In this way, the following churches were studied and then underwent partially or totally the above actions between 2013 and 2017: St Stephen in Lmbat, Karmravor in Ashtarak, St John in Mastara, St Mary and St George / St Sargis in Artik , and, to a lesser extent, the large and small churches of Talin, St George in Garnahovit, St Theodore the Commander in Yeghvard, the six apses church in Aragats, St Stephen in Kosh and St Gregory the Illuminator in Nor Kyanq . Armenology and the history of art have thus been enriched by many very important discoveries.
- It turned out that the interior of all the monuments studied had been completely plastered. They had been plastered not only where the murals were to be executed (mainly the apse of the altar and its conch, the adjacent walls and a few other places like the sides of the west gate in Ashtarak), but also on all the other surfaces that were not to be painted. That is, in the opinion of the authors, there were a few (possibly many) monuments in the 7th century whose interior surfaces were predominantly white or solid in color, and probably only the Church of Mastara was fully painted inside. It was an amazing and unexpected discovery. Before that, I was convinced that the 7th century monuments (Arutch, Bagaran, Yeghvard, Talin, Lmbat, Mren) in which fragments of plaster (and sometimes paintings) are or were available in different parts outside of the apse of the altar would have been completely painted on the wall, including the hemisphere of the dome (Patrick Donabédian, The golden age of Armenian architecture: 7th century (Marseille: 2008), 221).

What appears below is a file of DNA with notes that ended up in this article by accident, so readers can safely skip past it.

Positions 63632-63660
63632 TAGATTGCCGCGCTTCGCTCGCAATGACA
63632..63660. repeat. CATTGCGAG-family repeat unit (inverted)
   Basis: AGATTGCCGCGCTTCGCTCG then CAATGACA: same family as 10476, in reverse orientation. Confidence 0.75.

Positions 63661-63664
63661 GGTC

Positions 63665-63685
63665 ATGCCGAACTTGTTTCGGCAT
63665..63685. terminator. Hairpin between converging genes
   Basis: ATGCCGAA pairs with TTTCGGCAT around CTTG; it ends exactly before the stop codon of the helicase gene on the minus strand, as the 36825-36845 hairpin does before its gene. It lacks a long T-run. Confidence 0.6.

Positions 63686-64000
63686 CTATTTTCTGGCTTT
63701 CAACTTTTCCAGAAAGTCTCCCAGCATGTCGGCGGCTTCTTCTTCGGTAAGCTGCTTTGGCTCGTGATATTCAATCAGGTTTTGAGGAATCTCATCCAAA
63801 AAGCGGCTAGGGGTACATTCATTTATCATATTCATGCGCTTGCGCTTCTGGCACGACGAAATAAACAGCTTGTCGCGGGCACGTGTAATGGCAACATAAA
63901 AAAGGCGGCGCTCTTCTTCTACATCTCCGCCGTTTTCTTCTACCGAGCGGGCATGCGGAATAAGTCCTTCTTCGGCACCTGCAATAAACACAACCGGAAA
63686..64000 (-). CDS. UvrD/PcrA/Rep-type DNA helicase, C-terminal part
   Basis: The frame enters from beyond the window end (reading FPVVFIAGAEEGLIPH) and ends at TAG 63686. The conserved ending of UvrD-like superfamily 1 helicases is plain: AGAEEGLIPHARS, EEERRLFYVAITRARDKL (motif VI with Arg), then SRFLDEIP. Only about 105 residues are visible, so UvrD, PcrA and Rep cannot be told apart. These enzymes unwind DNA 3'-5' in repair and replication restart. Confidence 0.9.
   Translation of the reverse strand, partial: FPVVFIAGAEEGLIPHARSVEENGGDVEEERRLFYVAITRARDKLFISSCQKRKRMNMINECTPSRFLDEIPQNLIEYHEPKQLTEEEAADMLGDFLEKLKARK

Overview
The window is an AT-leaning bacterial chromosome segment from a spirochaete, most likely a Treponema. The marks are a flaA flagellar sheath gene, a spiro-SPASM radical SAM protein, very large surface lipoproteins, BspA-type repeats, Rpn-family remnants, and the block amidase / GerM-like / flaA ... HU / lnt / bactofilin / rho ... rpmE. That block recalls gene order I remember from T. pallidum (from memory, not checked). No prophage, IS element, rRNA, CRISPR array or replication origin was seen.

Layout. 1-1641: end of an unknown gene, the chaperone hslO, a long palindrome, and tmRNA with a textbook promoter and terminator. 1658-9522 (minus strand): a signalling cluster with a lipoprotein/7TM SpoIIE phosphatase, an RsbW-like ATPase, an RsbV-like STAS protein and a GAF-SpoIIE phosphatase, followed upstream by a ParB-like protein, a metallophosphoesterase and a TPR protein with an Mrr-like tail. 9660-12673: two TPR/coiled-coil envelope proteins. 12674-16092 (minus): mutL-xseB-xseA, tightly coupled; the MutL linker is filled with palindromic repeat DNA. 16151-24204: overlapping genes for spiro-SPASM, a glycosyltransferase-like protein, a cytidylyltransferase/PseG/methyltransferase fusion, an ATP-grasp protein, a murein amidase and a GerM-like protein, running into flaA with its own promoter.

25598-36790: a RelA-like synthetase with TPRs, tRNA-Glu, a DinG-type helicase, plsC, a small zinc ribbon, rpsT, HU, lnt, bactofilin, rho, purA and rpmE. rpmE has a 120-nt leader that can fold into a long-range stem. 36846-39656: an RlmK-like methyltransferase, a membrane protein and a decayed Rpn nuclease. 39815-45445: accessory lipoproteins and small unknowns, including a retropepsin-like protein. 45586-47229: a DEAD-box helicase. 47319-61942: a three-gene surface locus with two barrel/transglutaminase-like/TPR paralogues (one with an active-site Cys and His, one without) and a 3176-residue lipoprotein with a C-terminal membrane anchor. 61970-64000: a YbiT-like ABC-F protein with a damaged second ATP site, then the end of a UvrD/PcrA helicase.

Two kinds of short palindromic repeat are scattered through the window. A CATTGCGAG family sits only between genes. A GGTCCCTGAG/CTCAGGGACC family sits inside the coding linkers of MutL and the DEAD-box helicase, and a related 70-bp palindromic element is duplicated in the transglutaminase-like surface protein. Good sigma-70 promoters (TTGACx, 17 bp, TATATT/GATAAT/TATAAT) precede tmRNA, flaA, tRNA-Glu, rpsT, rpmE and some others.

- After being cleaned and strengthened through the efforts of the authors, Lmbat’s murals have gained new life, with expansive surfaces and refreshed colors. The activity of restorers was not limited to only wall paintings, but also affected sculptures. The cross decorating the vault of the western cross of the church in Lmbat has also been stripped of the centuries-old layer of dirt and soot, revealing its original appearance. Finally, new registrations have been opened. During this time, the works carried out in the Karmravor Church in Ashtarak have become a turning point in the history of the monument. In the apse of the altar, the triple image of Deisis was revealed, and below, the theory of the saints of the Fathers of the Church was discovered. The images of the Holy Horsemen, St Sargis and St George, on both sides of the entrance have been significantly refreshed and defined, and the inscriptions of their names have been revealed. Cleaning and examination of the walls showed that the interior of Ashtarak Karmravor Church had undergone a three-stage painting. The first step was implemented first, directly on the stones, which we will talk about later. The second was a decorative layer, without images, painted on the plaster. And finally, in the third stage, the main wall paint was laid on the previous layer.